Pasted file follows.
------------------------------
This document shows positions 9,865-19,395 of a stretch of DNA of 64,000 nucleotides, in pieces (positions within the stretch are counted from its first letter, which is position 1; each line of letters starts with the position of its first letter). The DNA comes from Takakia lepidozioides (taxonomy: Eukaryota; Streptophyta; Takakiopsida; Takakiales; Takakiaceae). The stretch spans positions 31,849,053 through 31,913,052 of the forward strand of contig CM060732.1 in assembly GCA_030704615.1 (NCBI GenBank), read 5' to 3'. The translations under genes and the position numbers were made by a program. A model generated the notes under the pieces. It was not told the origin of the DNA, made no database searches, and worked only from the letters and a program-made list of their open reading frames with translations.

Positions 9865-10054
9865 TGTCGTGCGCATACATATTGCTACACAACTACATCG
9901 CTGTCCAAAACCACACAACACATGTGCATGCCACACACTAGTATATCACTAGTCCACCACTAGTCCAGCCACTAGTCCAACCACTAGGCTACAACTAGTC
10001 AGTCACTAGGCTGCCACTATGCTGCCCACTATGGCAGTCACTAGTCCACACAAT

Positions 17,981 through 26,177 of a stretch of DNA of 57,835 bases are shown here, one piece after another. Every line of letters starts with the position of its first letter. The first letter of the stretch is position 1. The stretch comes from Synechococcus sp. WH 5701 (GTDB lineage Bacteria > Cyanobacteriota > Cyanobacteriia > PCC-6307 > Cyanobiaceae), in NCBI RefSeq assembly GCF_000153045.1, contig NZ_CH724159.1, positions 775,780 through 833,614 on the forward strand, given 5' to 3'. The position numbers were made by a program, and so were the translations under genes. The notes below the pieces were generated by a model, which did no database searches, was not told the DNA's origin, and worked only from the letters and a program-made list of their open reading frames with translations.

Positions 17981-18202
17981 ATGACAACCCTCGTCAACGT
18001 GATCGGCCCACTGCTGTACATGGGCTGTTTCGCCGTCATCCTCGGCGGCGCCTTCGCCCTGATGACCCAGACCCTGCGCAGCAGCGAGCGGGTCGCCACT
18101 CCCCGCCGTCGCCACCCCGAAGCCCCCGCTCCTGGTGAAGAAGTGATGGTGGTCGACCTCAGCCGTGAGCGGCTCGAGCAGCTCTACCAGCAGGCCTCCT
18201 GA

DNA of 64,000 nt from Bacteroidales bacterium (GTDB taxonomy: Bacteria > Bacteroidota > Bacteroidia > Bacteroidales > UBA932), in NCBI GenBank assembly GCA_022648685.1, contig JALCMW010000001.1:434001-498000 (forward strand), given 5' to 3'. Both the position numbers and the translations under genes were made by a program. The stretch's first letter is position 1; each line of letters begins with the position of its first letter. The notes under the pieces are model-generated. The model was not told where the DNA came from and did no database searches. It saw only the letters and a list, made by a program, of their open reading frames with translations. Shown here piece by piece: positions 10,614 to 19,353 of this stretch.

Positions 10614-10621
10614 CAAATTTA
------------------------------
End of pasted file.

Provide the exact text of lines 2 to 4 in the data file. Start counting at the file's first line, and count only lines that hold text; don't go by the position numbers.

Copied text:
Positions 9865-10054
9865 TGTCGTGCGCATACATATTGCTACACAACTACATCG
9901 CTGTCCAAAACCACACAACACATGTGCATGCCACACACTAGTATATCACTAGTCCACCACTAGTCCAGCCACTAGTCCAACCACTAGGCTACAACTAGTC